Space: so many milestones ahead! - Space is looking up. In that more eyes appears to be turing skyward in tentative optimism. A few days ago I participated in a pair of events in Los Angeles...
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Well, all this is interesting to me, anyway, and that's what matters here. The Internet is a terrible thing for someone like me, who finds almost everything interesting.
He has bankrolled Mr. Rubio’s campaigns. He has financed Mr. Rubio’s legislative agenda. And, at the same time, he has subsidized Mr. Rubio’s personal finances, as the rising politician and his wife grappled with heavy debt and big swings in their income. ...
A detailed review of their relationship shows that Mr. Braman, 82, has left few corners of Mr. Rubio’s world untouched. He hired Mr. Rubio, then a Senate candidate, as a lawyer; employed his wife to advise the Braman family’s philanthropic foundation; helped cover the cost of Mr. Rubio’s salary as an instructor at a Miami college; and gave Mr. Rubio access to his private plane.
The money has flowed both ways. Mr. Rubio has steered taxpayer funds to Mr. Braman’s favored causes, successfully pushing for an $80 million state grant to finance a genomics center at a private university and securing $5 million for cancer research at a Miami institute for which Mr. Braman is a major donor.
Even in an era dominated by super-wealthy donors, Mr. Braman stands out, given how integral he has been not only to Mr. Rubio’s political aspirations but also to his personal finances.
Marco Rubio has received plenty of attention - and criticism - for skipping Senate hearings and votes as he campaigns for his White House bid.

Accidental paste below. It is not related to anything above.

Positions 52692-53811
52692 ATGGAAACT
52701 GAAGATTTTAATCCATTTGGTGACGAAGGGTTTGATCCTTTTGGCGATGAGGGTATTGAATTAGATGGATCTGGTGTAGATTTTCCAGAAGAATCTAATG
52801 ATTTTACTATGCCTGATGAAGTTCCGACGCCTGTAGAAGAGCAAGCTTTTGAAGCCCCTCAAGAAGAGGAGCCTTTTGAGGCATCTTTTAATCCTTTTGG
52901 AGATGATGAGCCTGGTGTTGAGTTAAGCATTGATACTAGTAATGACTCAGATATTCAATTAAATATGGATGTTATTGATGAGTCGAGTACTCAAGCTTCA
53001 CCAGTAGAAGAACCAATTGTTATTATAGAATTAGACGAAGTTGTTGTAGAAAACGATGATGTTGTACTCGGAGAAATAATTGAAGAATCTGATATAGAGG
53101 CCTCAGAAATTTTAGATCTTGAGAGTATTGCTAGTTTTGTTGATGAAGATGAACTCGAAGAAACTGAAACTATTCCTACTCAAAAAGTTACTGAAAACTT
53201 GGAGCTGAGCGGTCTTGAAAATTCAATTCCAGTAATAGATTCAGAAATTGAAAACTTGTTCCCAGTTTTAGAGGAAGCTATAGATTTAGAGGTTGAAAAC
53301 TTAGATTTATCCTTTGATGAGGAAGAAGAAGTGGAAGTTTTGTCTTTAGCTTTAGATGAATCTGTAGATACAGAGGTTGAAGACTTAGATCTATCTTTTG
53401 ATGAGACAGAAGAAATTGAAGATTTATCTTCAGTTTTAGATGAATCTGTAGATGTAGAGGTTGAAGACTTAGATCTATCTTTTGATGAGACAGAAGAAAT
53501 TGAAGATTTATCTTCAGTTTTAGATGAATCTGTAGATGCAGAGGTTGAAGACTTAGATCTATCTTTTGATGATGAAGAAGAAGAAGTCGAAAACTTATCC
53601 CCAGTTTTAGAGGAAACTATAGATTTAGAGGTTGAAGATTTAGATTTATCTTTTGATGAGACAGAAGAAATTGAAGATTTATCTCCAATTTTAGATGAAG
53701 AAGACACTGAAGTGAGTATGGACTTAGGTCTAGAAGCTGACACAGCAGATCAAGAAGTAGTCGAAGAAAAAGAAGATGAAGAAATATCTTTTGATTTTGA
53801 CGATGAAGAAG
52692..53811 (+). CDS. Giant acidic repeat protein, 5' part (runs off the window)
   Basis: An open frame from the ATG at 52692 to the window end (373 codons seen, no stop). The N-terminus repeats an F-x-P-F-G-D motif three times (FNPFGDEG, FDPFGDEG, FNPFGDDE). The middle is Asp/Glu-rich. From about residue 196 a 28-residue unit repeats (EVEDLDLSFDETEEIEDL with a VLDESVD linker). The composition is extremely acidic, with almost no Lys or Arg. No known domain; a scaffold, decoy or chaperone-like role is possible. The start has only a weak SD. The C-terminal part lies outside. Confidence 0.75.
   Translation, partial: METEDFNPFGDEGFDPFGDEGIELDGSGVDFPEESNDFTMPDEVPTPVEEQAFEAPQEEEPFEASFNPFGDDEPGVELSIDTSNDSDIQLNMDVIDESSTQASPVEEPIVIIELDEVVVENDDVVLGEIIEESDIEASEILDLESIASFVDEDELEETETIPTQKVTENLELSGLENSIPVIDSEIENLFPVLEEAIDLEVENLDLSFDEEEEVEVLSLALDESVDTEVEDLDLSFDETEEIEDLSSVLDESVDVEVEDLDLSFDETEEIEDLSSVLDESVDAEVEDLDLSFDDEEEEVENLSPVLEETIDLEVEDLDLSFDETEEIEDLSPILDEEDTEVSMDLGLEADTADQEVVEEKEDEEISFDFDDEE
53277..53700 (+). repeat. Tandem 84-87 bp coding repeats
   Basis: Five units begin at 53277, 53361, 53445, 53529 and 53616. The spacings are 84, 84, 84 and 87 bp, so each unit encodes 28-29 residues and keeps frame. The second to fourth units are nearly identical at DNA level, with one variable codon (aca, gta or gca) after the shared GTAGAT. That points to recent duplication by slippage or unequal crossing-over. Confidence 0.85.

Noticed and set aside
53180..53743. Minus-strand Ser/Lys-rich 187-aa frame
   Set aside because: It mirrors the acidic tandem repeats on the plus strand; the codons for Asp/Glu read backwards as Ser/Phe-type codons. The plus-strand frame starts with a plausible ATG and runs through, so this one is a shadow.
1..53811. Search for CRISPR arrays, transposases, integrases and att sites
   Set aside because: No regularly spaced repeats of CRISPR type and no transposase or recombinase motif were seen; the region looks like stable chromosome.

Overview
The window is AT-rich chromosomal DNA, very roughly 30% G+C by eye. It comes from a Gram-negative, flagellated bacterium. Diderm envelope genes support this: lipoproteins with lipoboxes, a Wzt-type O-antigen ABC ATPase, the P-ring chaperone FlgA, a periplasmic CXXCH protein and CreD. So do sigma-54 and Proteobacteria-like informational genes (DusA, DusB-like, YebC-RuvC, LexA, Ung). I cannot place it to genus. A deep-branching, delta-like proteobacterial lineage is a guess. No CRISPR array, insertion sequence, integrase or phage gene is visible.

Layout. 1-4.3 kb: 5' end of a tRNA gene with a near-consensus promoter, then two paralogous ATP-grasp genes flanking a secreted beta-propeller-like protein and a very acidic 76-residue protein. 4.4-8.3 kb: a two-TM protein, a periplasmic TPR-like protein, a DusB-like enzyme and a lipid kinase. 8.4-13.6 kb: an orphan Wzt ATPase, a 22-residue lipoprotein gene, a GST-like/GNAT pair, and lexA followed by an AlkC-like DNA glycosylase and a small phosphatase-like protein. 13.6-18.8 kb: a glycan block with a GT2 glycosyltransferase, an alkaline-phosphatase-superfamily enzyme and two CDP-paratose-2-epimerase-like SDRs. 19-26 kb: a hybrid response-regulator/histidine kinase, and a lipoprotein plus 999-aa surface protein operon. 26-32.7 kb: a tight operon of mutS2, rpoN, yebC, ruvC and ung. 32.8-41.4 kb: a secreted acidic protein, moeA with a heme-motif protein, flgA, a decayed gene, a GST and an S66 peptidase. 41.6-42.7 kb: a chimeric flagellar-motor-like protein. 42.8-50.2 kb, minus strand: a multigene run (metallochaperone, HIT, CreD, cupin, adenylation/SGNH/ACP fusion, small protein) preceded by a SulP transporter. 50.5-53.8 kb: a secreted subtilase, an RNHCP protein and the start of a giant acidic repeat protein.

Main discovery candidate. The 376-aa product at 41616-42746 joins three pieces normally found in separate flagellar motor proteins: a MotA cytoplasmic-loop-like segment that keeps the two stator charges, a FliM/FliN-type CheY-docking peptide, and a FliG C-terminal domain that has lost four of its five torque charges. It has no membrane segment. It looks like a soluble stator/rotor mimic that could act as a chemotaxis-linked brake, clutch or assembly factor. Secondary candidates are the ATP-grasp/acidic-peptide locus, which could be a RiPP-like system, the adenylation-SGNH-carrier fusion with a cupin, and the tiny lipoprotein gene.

But this isn't the first job where Rubio has taken heat for failing to go all in. Documents and records obtained by NBC News suggest that as a visiting professor at Florida International University, he worked less than 10 hours a week and missed three-in-10 classes during his first semester of teaching - all while making more than most part-time visiting professors. ...
For that, he would earn $69,000 ...
Even at age twelve I could tell that Jimmy Carter was an honest man trying to address complicated issues and Ronald Reagan was a brilcreemed salesman telling people what they wanted to hear. ... I spent the eight years he was in office living in one of those science-fiction movies where everyone is taken over by aliens—I was appalled by how stupid and mean-spirited and repulsive the world was becoming while everyone else in America seemed to agree that things were finally exactly as they should be. The Washington Press corps was so enamored of his down-to-earth charm that they never checked his facts, but if you watched his face when it was at rest, when he wasn’t performing for anyone, you could see him for what he really was—a black-eyed, slit-mouthed, lizard-faced old son-of-a-bitch. He was a bad actor, an informer for McCarthy, and a hired front man for a gang of Texas oilmen, fundamentalist dingbats, and right-wing psychotics out of Dr. Strangelove. He put a genial face on chauvanism, callousness, and greed, and made people feel good about being bigots again. He likened Central American death squads to our founding fathers and called the Taliban “freedom fighters.” His legacy includes the dismantling of Franklin Roosevelt’s New Deal, the final dirty win of Management over Labor, the outsourcing of America’s manufacturing base, the embezzlement of almost all the country's wealth by 1% of its citizens, the scapegoating of the poor and black, the War on Drugs, the eviction of schizophrenics into the streets, AIDS, acid rain, Iran-Contra, and, let’s not forget, the corpses of two hundred forty United States Marines. He moved the center of political discourse in this country to somewhere in between Richard Nixon and Augusto Pinochet. He believed in astrology and Armageddon and didn't know the difference between history and movies; his stories were lies and his jokes were scripted. He was the triumph of image over truth, paving the way for even more vapid spokesmodels like George W. Bush. He was, as everyone agrees, exactly what he appeared to be—nothing. He made me ashamed to be an American.